While Japan is an amazing place to visit, being welcoming and warm to travelers, the country has a very unique culture that can be as mysterious as it is interesting for a first-time visitor. Japan is not a country where you can just go and wing it. For foreign visitors, Japan’s technology can be overwhelming, the prices terrifying and the language barrier intimidating. 


When visiting Japan, the key is preparation. Knowledge of etiquette, including when to remove your shoes, when and how to bow, how to get around the country and what to pack, can make your Japanese experience go a lot smoother.



Greeting: Upon meeting or leaving someone, bow politely, say hello or goodbye and always say “thank you” when appropriate. When bowing, the duration, depth and number of bows isn’t something visitors are expected to know, it’s the effort that counts. Typically, Japanese don’t shake hands, so it is best to wait for the other person to extend their hand. Exchanging of name or business cards is important during formal introductions. Use both hands when exchanging cards, and gifts.

Gifts: Returning from trips, changing of the seasons and moving to a new home are just a few of the reasons to exchange gifts in Japan. Be prepared by bringing small items from home to have on hand when you need to extend a special “thank you.” Avoid expensive gifts, instead going with small items that may only be available in your country, such as chocolate bars or souvenir shot glasses.

Footwear: Always be sure your socks are clean, because you will be taking your shoes off a lot in Japan. If a building has genkan, or a sunken-style entrance, with shelves of shoes by the entrance, you’re expected to remove your shoes. Always remove footwear when entering a private home, traditional accommodations and temples. Some historic sites and hostels will also require you to go shoeless. Restaurants with woven straw matting, called “tatami,” will most often require guests to remove their shoes. Some establishments will offer a pair of slippers, but never wear even slippers on a tatami.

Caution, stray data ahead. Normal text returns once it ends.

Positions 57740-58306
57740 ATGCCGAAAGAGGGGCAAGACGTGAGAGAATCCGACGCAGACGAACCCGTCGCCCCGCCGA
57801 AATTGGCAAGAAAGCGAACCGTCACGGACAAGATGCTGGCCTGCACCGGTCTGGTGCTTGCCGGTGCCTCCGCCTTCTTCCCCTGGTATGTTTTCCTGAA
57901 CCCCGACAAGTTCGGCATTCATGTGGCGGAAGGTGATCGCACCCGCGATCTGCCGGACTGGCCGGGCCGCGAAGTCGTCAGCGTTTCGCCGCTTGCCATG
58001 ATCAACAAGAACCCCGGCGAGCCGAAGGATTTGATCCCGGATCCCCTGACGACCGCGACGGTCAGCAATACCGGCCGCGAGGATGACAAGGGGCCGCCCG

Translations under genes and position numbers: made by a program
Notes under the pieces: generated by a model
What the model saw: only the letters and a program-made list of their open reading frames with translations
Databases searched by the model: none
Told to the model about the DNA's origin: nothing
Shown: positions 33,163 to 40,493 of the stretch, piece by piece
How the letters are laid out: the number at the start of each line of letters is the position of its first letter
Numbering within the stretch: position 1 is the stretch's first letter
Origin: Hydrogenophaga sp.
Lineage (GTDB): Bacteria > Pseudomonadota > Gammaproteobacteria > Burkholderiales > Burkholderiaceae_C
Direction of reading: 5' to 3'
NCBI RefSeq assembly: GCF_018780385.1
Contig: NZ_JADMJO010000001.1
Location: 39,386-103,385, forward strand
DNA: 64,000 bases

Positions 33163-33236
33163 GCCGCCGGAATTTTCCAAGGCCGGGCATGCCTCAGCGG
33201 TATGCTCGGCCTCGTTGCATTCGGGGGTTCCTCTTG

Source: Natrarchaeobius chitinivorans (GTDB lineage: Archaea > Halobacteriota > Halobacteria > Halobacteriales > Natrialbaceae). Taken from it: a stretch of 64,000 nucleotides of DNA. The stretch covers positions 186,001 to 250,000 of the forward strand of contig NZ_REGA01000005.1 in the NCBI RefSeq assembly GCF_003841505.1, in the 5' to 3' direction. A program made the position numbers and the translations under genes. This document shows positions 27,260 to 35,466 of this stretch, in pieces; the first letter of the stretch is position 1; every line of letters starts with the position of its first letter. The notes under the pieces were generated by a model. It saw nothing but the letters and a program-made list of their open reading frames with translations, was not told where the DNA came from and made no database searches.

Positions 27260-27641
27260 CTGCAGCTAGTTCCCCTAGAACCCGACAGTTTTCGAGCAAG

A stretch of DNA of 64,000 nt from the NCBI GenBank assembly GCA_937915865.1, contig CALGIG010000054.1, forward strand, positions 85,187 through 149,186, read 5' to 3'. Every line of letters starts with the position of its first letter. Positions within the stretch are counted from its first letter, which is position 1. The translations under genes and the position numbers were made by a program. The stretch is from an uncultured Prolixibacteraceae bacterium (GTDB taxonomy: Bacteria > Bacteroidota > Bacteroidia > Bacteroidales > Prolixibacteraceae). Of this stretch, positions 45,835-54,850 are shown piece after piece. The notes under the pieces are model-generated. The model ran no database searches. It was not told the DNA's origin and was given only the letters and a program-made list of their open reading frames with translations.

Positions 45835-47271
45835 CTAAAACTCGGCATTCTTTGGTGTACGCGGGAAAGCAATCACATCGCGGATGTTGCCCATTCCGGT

Dining: There are some definite dos and don’ts surrounding the use of chopsticks, with perhaps the two biggest don’ts being never to leave your chopsticks sticking upright in a bowl of rice or use your sticks to pass food to another’s chopsticks, as these actions are reminiscent of funeral rituals. “Playing” with your chopsticks is severely frowned upon. Tipping isn’t a custom in Japan, and leaving cash on the table often results in your waiter running after you to return your money.

Temples and Shrines: Always speak in a quiet manner, don’t go poking around closed-off areas and avoid dressing too casually. Rinse your hands with the provided ladles and water before entering a shrine. Pour water into your hand and rinse your mouth. Spit the water out onto the ground, and never back into the water source.


Public Behavior: Always follow the queues when boarding buses and trains. Talking on your cell phone while on a bus or train or speaking loudly with with others is considered quite rude. Never blow your nose in public. Some people will wearing surgical masks when ill to prevent passing their germs to others.

Language: Learning a few basic Japanese words and phrases will help tremendously. English isn’t as widely spoken or understood in Japan as some might expect, so never approach someone assuming they’ll be able to speak it.




Packing: Try to travel light, as you will often have to carry you luggage over long flights of stairs, especially when boarding trains.

Take the Train: Rental cars in Japan are insanely expensive, so book a Japan Rail Pass, also known as a “JR Pass,” before you leave home. This pass gives you unlimited JR train rides anywhere in Japan, however, non JR trains are additional. You can book a JR Pass at jrpass.com. Be sure to take into account the time/date changes when booking. The JR Pass must be booked before leaving home.


Finding Your Hotel: Because most Japanese don’t speak English, print out your hotel address in Japanese and keep it with you at all times, just in case you get lost.

Mix the Old with the New: Make time to visit both Kyoto, a traditional Japanese city, and modern high-tech Tokyo. Kyoto is said to be one of the most beautiful spots in the world, filled to the brim with old-world Japanese culture, claiming over 1,500 beautiful temples, Sakura trees too numerous to count and often-empty streets. Tokyo, on the other hand, offers all the glitzy allure of any big city anywhere in the world.